Over all, it was such a fabulous day. Some of the Friends had come miles. Everything was perfect, and I only hope that they are able to make it a yearly thing. Thank you to all of the ARC team for such a good day meeting scaled and human new friends. Thank you Dominik! Its always great to see the younger generation so inspired by nature and I predict that Dominik will have a long and successful career in conservation and public speaking (another big interest supported by one of his biggest fans TVâ€™s Kate Humble!) A write up of the Friends day can be found on our website along with a short video. http://www.arctrust.org/news/latest.php#friends2012 We hope to be able to hold more days like this in the future and will be sure to let you know when we do.
Top right: Smooth snake found under one of the tins. Middle left: Sundew. Centre: Marsh gentian. Middle right: Bog asphodel. Below: The group out on site. All photos: Angela Reynolds (ARC)
Weald Task Dates
One of the ways you can help our native species is to get involved in ‘on the ground conservation’ work. We run regular winter management tasks throughout the winter season and below you can find details and dates for tasks coming up. It’s a great way to get out there and get some fresh air, exercise and meet new people as well as creating and maintaining suitable habitat for amphibians and reptiles for the coming season and generations to come. Date 04.12.12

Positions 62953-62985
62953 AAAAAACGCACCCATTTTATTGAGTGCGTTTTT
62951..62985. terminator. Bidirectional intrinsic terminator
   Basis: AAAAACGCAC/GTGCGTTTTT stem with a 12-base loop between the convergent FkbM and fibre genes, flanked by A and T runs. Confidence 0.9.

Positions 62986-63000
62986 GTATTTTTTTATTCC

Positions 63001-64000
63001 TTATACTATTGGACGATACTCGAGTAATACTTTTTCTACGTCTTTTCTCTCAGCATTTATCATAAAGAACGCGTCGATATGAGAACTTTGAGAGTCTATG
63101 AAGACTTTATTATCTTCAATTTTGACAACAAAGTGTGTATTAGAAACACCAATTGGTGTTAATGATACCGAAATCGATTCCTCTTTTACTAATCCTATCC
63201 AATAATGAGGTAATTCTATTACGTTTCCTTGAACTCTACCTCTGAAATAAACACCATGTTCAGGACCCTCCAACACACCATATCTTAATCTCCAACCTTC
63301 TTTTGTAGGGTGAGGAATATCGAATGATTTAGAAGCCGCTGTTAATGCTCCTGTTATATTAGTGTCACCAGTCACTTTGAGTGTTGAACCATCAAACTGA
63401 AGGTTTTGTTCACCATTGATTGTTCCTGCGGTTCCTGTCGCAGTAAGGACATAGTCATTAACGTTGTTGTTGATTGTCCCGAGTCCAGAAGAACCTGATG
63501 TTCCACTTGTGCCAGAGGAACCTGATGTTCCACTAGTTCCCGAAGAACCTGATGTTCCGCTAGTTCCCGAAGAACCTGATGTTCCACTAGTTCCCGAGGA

KEY Tuesday task Wednesday task Sunday task
Meeting Place/Grid Ref Witley Centre, Haslemere Road, Witley nr Godalming, GU8 5QA Witley Centre, Haslemere Road, Witley nr Godalming, GU8 5QA Witley Centre, Haslemere Road, Witley nr Godalming, GU8 5QA Lay-by on left third mile south of Broxhead/Linford Road, B3004 Grid 804377 DZ Public Car Park, Truxford Lane Grid 894012 DZ Public Car Park, Truxford Lane Grid 894012 DZ Public Car Park, Truxford Lane Grid 894012 Lay-by opposite site on Old Frensham Road Grid 853437